“They are Leisure Village in Camarillo, The Springs in Camarillo, Hueneme Bay in Port Hueneme, Oaknoll Villas in Thousand Oaks, and Pacific Point in Oxnard,” Amantia said. “The range of prices on these properties varies from $20,000 to $60,000, depending on the size and location of the property.”

He further noted that not all individuals over 55 years of age are on a fixed income — meaning no current income generated and all income resulting only from Social Security or other pension that is unchanging over time — and these communities are not specifically for fixed-income residents.

“The determination of ability to purchase these properties is by age only not income status,” Amantia said.

Employment opportunities

According to the United States Census Bureau, between the years of 2012 and 2016, 151,282 (38 percent) of the 403,177 employed (16 years of age and older) in Ventura County worked in management, business, science and arts occupations.

In other statistics, 17 percent worked in service-based occupations, 24 percent worked in a sales or an office based occupation, 11 percent worked in natural resources, construction, and maintenance occupations, and 10 percent worked in production, transportation and material moving occupations.

“Those ages 55 and older have access to all available jobs in the county,” Amantia said.

He noted that, currently, unemployment in the county is low, about 3.6 percent, and therefore there are limited employment opportunities except in the high-tech and scientific areas with requirements of advanced degrees.

“While many individuals age 65 and older are predicted to leave the workforce in the next decade, a wave of job openings may occur as people move up into more senior positions vacated by retiring individuals and more entry level positions become available,” Amantia said. “How the ‘Silver Tsunami’ will impact those ages 55 and up specifically remains to be seen.”

Suz Montgomery, chair of the Ventura Council for Seniors and vice chair of the Ventura County Area Agency on Aging, who also serves the AARP Senior Policy District 26 Ventura County

When it comes to referring seniors for jobs, Montgomery points them to indeed.com, which most recently posted job listings for a recreation and community partnerships coordinator at the city of Ventura; a group home assistant at ResCare in Simi Valley, a field operations assistant at Service Corporation International in Westlake Village, and a community outreach coordinator at the Helping Hands Senior Foundation in Camarillo.

Five years ago, Montgomery created ENCORE for Ventura Adult and Continuing Education, which prepares diverse learners with academic, vocational and technological competencies for the 21st century global workforce.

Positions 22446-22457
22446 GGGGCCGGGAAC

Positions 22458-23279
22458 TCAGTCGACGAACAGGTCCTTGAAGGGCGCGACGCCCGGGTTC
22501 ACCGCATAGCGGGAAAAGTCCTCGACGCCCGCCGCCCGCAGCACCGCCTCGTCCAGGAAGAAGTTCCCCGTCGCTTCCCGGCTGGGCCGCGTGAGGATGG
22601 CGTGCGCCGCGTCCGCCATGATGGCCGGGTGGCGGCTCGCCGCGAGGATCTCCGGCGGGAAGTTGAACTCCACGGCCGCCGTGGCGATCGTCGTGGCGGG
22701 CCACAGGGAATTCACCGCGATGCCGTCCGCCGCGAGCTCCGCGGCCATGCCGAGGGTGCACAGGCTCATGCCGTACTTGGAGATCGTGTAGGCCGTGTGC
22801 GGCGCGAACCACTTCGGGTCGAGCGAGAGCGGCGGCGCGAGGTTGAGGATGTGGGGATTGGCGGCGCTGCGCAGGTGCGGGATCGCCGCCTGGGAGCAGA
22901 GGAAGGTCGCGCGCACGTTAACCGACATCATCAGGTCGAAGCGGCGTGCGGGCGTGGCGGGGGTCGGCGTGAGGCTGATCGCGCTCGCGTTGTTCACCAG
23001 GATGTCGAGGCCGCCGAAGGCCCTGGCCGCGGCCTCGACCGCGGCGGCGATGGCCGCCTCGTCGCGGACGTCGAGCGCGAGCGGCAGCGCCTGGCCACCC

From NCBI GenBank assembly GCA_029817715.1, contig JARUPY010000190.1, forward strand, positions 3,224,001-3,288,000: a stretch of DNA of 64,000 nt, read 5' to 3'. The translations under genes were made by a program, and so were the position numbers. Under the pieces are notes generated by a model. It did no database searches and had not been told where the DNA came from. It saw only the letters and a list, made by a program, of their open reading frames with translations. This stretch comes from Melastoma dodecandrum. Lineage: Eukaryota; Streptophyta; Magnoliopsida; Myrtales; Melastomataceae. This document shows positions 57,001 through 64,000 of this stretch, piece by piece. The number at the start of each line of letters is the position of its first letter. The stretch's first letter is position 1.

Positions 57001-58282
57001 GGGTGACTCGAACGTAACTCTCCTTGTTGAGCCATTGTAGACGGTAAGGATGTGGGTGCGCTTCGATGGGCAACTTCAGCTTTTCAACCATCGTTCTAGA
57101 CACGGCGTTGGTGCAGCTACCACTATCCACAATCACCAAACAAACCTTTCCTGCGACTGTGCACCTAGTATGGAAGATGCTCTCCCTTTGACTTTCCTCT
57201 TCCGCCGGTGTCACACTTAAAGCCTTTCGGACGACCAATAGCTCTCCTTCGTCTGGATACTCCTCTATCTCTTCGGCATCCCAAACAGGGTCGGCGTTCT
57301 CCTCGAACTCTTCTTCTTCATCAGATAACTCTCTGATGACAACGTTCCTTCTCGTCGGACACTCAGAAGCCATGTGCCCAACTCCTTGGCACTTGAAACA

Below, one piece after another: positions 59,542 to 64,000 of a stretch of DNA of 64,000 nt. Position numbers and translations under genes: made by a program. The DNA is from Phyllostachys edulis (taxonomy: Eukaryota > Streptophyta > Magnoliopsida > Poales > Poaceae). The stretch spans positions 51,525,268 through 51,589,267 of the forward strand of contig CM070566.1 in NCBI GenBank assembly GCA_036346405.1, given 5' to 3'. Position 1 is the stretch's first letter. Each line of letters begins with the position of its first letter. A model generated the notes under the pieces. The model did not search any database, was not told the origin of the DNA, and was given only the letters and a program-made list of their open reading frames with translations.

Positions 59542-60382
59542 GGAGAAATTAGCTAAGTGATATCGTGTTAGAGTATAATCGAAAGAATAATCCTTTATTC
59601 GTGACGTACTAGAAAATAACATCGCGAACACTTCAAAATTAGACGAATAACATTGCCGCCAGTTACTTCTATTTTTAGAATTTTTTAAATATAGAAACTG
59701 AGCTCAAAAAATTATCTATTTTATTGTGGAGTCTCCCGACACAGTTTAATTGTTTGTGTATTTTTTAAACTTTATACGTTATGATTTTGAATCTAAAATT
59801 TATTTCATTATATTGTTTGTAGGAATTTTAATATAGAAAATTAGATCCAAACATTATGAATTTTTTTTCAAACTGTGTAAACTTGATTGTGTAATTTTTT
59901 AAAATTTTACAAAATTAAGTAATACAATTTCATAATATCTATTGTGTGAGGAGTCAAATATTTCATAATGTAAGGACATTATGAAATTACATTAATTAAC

ENCORE is a hands-on, self-paced training program in which participants follow written materials and receive help from a teacher as needed. It is not a traditional class where all students are learning the same thing at the same time.

“(ENCORE) is a free computer-based training program for seniors over 50 to get basic skills in order to get a job or be more proficient in looking for employment — it’s fabulous,” Montgomery said.

ENCORE is a partnership between Ventura Adult and Continuing Education, Ventura

County Area Agency on Aging, and the city of Ventura. Funding is provided by Ventura County Adult Education Consortium. For more information, call 805-289-7925.

Preparation for future stability

According to Edwards, someone approaching 55 is going to have to wait until 67 or perhaps 68 to claim full Social Security benefits.

“This means that they will need to rely even more heavily on savings to ensure retirement security,” Edwards said.

He noted that there is good news and bad news for Gen Xers.

“Good — they started to contribute to workplace retirement funds at 27, much earlier than the baby boomer generation,” Edwards explained. “Bad — their average balance and savings rate will result in balances averaging $500,000 when they reach 65.”

“While this sounds impressive, if they start to withdraw $40,000 a year and earn the inflation rate, their funds will run out of money in 12.5 years,” Edwards said. “Even if they earn 5 percent more than inflation (a very high historic return), they will still run out of money in 20 years.”

Baby boomers have an average of $150,000 in home equity that they could tap for retirement through reverse mortgages.

“At this point, those in the 55 age group have between $60,000-100,000 in home equity,” Edwards said. “As mortgages are paid off, this number will rise, assuming that home values don’t drop as they did in 2007-2008.”

Perhaps the biggest danger for 55-year-olds is that they are going to live longer than their parents, Edwards noted.

“A 65-year-old male or female can expect to live another 17.8/20.4 years,” he explained. “This number has been rising at a 1 percent-2 percent rate over the last 20 years, so a 55-year -old male might expect to live to 85 while a 55-year-old female may live to 87-plus.”

These are averages, “so a prudent financial plan might assume that a Gen-Xer will live until 95 or 100,” Edwards said.

He further emphasized that a 55-year-old who works until 68 earns 2 percent more than inflation, draws $50,000 out of savings each year to supplement Social Security (this number rises with inflation), and lives another 30 years will need $1.1 million dollars in savings.

“The upshot: If you are 55, you need to reset your retirement fund goal to be well over $1 million and be willing to work until you are 70 in order to have a relatively comfortable retirement,” Edwards said.

Montgomery recommends starting to save at age 30.

Additionally, “Urge cities, the county and local NGOs to collaborate and work together with me in creating a sustainable, long-term, permanent solution,” she said. “We’re in deep shit already.”